I’ve always been drawn to the water. As I write those words, they seem a bit hokey. It’s not like I’m a sailor or have spent a whole lot of time on boats. I don’t squander my time standing on some perilous cliff, searching for my lover who has gone away to sea. But I have chosen to live a short walk from Long Island Sound. And whenever I travel, I make sure to spend time on whatever body of water happens to be nearby.
Water has inspired a great deal of my writing.
I can’t say for sure why this is the case. Maybe it’s the hypnotic rhythm of the waves. Maybe it’s the smell of ocean air. Maybe it’s the sense of intrigue that surrounds so many bodies of water. After all: Water can hide. Water can cleanse. Water can devour.
Water can also add the thrill to a thriller.
From the Loch Ness Monster to the missing Malaysian Airlines airplane, water has a way of creating mysteries, both legendary and real life.
One of my favorite novels of all time is Daphne du Maurier’s Rebecca. Essential to Rebecca is Manderley’s proximity to the sea. Her death needed to be by drowning. How else could her body have remained hidden? How else could Maxim de Winter have falsely identified her remains? I recently watched the Hitchcock film for the first time. All those images of water crashing on the rocks add a sense of foreboding, a sense that things are not what they seem at Manderley.
Cape Fear, Jaws, The Lady in the Lake: the list of thrillers and mysteries with ocean or lakeside settings is quite lengthy.
It’s no wonder I chose a seaside setting for my first mystery novel.
I drew much of my inspiration for SWIMMING ALONE from two childhood experiences. The first was the time I spent in Rhode Island when I was quite young. My grandparents would rent the same bungalow every summer, just a short walk from the beach. It was there, at age seven, that I wrote my first collection of poetry: childish rhymes, odes to the ocean inspired by the sand, the waves, the sun. Certainly nothing with bodies washing up on shore, but it was at that early age that water and writing became inextricably linked for me.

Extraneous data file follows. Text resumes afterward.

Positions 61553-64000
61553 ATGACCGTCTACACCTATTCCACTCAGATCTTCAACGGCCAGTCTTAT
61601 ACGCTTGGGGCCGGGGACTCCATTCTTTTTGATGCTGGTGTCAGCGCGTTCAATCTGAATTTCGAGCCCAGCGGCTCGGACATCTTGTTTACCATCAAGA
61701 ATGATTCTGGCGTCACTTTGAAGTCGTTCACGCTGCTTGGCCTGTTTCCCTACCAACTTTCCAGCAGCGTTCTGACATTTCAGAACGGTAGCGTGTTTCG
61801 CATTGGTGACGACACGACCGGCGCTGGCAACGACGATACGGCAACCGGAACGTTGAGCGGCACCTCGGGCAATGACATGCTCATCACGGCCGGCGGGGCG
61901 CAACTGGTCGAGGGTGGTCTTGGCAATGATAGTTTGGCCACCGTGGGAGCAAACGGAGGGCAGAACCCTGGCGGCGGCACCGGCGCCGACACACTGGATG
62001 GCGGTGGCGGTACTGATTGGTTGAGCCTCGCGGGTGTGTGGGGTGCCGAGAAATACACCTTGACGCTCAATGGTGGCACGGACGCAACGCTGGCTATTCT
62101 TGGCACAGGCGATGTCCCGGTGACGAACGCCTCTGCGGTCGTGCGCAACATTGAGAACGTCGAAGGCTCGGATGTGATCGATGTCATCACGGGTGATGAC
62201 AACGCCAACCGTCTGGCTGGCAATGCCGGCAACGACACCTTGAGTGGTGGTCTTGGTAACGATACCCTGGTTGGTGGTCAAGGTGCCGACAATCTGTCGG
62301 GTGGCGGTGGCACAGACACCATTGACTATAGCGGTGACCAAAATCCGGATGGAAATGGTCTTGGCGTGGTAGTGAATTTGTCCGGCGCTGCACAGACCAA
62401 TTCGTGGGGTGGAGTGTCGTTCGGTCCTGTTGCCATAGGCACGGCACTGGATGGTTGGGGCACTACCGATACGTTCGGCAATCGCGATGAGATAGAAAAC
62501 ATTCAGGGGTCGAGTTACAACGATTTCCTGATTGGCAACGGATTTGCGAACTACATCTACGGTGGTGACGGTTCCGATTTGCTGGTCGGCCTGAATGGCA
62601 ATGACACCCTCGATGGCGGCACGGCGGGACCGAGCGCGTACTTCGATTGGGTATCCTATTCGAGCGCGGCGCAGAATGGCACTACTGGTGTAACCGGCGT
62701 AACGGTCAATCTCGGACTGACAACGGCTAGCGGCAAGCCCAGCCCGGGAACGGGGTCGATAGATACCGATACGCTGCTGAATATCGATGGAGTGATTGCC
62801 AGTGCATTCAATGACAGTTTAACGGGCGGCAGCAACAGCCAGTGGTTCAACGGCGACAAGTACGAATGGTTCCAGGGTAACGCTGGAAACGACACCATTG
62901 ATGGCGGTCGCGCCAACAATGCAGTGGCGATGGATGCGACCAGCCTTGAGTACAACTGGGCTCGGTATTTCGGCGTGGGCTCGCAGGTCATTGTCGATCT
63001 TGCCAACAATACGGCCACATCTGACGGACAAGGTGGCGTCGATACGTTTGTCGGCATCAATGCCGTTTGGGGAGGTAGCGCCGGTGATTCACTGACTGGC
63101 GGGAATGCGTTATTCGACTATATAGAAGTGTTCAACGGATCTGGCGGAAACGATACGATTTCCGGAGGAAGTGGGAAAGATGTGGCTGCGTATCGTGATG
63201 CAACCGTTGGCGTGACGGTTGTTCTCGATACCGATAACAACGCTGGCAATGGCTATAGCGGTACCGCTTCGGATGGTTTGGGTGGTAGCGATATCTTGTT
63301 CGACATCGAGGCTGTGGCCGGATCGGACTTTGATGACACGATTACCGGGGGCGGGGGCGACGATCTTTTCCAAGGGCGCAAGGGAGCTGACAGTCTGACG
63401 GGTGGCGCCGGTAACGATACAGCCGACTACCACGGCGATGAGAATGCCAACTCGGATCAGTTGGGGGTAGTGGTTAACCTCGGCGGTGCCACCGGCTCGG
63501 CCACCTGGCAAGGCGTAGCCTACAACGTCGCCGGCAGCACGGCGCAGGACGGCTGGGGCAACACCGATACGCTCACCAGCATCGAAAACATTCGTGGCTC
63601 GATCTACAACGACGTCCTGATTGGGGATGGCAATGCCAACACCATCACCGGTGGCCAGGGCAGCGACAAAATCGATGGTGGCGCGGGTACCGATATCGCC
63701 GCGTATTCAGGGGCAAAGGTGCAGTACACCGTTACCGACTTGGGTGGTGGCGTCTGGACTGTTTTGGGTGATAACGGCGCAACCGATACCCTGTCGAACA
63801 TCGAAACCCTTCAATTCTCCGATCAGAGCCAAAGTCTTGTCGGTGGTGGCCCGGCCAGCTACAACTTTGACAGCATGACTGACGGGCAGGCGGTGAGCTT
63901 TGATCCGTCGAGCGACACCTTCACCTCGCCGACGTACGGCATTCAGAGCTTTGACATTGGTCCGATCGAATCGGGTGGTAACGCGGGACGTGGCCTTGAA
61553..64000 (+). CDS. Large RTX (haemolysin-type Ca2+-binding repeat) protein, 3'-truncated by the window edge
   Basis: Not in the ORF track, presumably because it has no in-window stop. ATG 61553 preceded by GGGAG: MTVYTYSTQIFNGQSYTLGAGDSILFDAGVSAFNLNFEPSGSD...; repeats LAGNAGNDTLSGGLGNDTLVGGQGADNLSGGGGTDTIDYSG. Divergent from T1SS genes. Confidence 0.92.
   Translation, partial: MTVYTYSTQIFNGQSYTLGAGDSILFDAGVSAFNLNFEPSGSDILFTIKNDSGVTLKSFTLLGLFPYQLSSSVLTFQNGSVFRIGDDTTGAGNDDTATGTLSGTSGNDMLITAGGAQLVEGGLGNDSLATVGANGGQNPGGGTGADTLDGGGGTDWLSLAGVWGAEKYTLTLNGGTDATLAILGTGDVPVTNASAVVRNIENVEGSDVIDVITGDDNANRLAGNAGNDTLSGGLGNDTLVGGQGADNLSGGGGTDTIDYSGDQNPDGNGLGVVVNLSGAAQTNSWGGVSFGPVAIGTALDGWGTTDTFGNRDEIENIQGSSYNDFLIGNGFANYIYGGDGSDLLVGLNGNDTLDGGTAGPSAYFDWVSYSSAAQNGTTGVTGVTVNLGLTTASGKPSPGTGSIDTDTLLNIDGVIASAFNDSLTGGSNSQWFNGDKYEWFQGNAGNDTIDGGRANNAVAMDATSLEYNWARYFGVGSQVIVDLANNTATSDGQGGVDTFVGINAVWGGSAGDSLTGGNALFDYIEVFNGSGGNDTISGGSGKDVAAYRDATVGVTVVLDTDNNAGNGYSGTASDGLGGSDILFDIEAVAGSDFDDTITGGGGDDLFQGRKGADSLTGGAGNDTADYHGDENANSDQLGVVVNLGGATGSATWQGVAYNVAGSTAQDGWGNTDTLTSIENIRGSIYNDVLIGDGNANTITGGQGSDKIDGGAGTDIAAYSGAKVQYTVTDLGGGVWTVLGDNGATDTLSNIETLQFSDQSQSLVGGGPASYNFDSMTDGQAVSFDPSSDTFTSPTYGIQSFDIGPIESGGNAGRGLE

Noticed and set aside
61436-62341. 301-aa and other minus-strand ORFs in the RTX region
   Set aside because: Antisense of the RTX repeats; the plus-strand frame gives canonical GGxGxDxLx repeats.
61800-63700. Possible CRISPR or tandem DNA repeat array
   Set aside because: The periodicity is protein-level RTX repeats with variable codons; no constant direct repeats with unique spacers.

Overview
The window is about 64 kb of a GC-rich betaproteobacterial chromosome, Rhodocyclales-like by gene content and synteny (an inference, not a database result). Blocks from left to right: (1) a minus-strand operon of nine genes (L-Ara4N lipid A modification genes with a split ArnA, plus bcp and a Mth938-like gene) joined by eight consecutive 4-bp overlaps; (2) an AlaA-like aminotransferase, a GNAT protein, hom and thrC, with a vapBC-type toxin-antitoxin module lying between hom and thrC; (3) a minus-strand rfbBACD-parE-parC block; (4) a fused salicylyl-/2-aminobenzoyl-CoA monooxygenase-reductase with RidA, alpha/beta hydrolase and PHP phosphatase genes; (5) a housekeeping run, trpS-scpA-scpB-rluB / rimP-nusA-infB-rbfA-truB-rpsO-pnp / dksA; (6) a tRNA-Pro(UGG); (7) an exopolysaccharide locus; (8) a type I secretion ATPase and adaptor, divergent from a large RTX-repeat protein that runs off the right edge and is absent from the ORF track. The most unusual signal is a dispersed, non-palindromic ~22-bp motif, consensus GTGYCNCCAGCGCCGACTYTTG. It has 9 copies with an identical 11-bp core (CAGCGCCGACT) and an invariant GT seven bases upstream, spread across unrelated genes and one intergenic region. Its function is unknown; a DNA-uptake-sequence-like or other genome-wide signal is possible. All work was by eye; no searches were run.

The second experience was the weeks I spent each summer visiting a lake in the Adirondack’s with my high school friends. Thankfully, there was no Sea Side Strangler on the loose. But there were all sorts of youthful antics: lazy afternoons out in a boat that would leave us waterlogged; midnight walks around the lake, during which we were terrified we’d be discovered; and an unfortunate boating accident in which my friend’s hand was mangled.
Many of these images and events have been transformed inside my writing mind and made their way onto the page in SWIMMING ALONE.
Oh sure, I added the serial killer, some dead bodies and a teen protagonist whose best friend goes missing. But setting my tale in the fictional town of Beach Point was essential. I needed a seaside setting to help me create that sense of foreboding.
Because water distorts our vision. And in SWIMMING ALONE, all is not what it seems.
Nina Mansfield is a Connecticut based writer. Swimming Alone, her first young adult mystery novel, was published by Fire & Ice YA in 2015. Nina began her writing career as a playwright. Her plays have been produced throughout United States and in Canada, Australia, England, Ireland and Peru, and are published by Smith & Kraus, Original Works Publishing, One Act Play Depot and YouthPlays. Her short mystery fiction has appeared in Ellery Queen Mystery Magazine and Mysterical-E.
To learn more about Nina, please visit her website.
Interested in becoming a member of the International Thriller Writers? ITW offers Active and Associate memberships.
Latest posts by ITW (see all)
- August 21 – 27: “Could an accountant, librarian or nurse be a spy?” - August 20, 2017
- August 14 – 20: “If you could write in another genre, which one would that be?” - August 13, 2017
- August 7 – 13: “How many thrillers do you read each year?” - August 7, 2017